Consolidated Balance Sheet of the Banking SystemMarch 201005/28/10MIQ
Interest Rates3Dec 200902/17/10MMQ
Consumer Price IndexMay 201006/03/10MMM
Revenue, Expenditure, Balance and Composition of Financing4 —General Government5Q2 FY1005/24/10III
Revenue, Expenditure, Balance and Composition of Financing4 —Central Government5Q4/0805/29/09QIM
Stocks of Central Government and Central Government-Guaranteed Debt6NANANA
External Current Account BalanceQ4 200905/25/10QII
Exports and Imports of Goods and ServicesQ4 200905/25/10QII
GDP/GNP200901/26/10AAA
Gross External DebtDec 200903/01/10MMI
International Investment Position6NANANA

Daily (D); weekly (W); monthly (M); quarterly (Q); annually (A); irregular (I); and not available (NA).

Any reserve assets that are pledged of otherwise encumbered should be specified separately. Also, data should comprise short-term liabilities linked to a foreign currency, but settled by other means as well as the notional values of financial derivatives to pay and to receive foreign currency, including those linked to a foreign currency, but settled by other means.

Both market-based and officially-determined, including discount rates, money market rates, and rates on treasury bills, notes and bonds.

Foreign and domestic bank, nonbank financing.

The general government consists of the central government (budgetary funds, extra budgetary funds, and social security funds) and state and local governments.

Includes external gross financial asset and liability positions vis-à-vis nonresidents.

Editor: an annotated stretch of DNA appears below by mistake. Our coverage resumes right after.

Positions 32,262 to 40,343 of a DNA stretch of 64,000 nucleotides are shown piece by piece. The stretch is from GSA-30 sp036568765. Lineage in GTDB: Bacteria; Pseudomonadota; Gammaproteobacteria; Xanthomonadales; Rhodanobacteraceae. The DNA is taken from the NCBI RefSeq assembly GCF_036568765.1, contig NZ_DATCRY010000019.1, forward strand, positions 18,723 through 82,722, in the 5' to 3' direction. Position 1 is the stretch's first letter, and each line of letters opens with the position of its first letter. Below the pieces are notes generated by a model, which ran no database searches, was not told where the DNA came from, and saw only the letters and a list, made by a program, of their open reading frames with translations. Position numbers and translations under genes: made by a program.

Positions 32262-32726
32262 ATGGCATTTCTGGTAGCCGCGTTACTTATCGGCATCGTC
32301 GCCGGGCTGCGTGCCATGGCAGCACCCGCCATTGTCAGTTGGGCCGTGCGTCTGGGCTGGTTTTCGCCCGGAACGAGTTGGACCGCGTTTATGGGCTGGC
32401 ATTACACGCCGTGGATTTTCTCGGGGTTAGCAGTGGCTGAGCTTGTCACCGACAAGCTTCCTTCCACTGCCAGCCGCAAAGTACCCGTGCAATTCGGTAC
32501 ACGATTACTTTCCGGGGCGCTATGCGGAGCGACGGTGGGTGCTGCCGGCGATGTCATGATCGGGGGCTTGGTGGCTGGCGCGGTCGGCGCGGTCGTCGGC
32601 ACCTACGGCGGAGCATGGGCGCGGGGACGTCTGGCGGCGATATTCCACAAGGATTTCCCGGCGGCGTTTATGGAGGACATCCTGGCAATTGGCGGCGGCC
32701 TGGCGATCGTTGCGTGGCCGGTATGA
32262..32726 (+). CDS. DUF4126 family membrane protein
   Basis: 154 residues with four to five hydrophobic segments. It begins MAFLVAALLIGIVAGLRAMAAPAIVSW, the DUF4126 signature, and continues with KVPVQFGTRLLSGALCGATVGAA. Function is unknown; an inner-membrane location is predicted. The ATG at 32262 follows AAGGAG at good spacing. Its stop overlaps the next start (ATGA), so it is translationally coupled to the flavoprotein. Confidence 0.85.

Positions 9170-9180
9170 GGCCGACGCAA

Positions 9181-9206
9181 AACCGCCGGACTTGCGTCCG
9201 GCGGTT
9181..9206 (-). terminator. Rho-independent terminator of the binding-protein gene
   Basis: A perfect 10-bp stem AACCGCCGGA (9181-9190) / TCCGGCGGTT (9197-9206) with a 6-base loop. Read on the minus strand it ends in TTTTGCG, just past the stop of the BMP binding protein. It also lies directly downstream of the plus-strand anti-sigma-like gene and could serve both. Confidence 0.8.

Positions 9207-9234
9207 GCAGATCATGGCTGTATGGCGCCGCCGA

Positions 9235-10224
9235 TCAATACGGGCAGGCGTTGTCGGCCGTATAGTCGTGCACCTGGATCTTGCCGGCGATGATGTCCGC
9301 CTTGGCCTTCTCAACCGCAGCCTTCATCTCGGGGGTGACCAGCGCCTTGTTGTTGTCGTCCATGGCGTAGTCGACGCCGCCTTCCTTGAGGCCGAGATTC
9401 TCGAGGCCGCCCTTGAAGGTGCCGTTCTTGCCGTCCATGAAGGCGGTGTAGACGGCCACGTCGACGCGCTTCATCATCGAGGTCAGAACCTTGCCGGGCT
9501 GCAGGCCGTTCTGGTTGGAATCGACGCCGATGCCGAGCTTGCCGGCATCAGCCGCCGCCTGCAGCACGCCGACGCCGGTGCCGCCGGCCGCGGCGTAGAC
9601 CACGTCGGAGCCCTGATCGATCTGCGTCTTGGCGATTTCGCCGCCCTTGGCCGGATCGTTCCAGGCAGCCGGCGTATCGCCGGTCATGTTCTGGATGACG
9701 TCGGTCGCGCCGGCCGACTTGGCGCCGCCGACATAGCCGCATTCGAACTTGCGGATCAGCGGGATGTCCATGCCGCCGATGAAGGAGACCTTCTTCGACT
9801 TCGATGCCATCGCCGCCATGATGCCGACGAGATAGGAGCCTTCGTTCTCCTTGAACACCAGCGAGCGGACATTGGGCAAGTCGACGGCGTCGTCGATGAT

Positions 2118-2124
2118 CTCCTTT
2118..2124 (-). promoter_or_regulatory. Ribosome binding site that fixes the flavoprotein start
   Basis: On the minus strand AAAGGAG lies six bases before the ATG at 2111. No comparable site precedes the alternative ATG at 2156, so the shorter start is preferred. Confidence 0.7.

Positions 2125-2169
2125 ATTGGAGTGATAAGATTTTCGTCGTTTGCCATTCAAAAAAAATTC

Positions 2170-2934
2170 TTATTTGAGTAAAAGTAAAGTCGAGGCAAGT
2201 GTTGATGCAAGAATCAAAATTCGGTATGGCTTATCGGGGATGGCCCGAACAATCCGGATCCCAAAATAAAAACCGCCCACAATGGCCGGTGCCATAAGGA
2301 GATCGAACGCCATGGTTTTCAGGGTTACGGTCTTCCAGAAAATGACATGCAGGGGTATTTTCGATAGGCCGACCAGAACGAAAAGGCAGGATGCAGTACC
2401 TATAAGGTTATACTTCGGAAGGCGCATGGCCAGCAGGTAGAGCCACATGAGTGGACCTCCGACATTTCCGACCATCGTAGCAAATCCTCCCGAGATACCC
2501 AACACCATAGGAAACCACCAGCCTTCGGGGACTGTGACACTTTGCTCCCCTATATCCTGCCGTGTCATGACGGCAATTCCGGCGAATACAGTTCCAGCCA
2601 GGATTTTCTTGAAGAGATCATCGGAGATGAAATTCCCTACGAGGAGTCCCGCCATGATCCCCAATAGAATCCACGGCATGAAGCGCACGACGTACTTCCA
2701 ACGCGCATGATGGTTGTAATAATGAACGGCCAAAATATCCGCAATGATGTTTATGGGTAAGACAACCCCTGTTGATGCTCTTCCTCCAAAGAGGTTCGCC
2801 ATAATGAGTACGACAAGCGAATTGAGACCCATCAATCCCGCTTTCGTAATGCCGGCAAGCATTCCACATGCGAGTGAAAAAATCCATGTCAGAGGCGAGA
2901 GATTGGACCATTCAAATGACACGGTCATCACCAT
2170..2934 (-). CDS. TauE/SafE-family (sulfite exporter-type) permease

Daily (D); weekly (W); monthly (M); quarterly (Q); annually (A); irregular (I); and not available (NA).

Any reserve assets that are pledged of otherwise encumbered should be specified separately. Also, data should comprise short-term liabilities linked to a foreign currency, but settled by other means as well as the notional values of financial derivatives to pay and to receive foreign currency, including those linked to a foreign currency, but settled by other means.

Both market-based and officially-determined, including discount rates, money market rates, and rates on treasury bills, notes and bonds.

Foreign and domestic bank, nonbank financing.

The general government consists of the central government (budgetary funds, extra budgetary funds, and social security funds) and state and local governments.

Includes external gross financial asset and liability positions vis-à-vis nonresidents.

Annex V. Lao P.D.R.: Millennium Development Goals Indicators

Lao P.D.R.: Table of Common Indicators Required for Surveillance (As of June 25, 2010)
PreviousUpdateEvolution
Life expectancy at birth (years)East Asia & Pacific70 (2004)71 (2005)
Lao PDR55 (2004)56 (2005)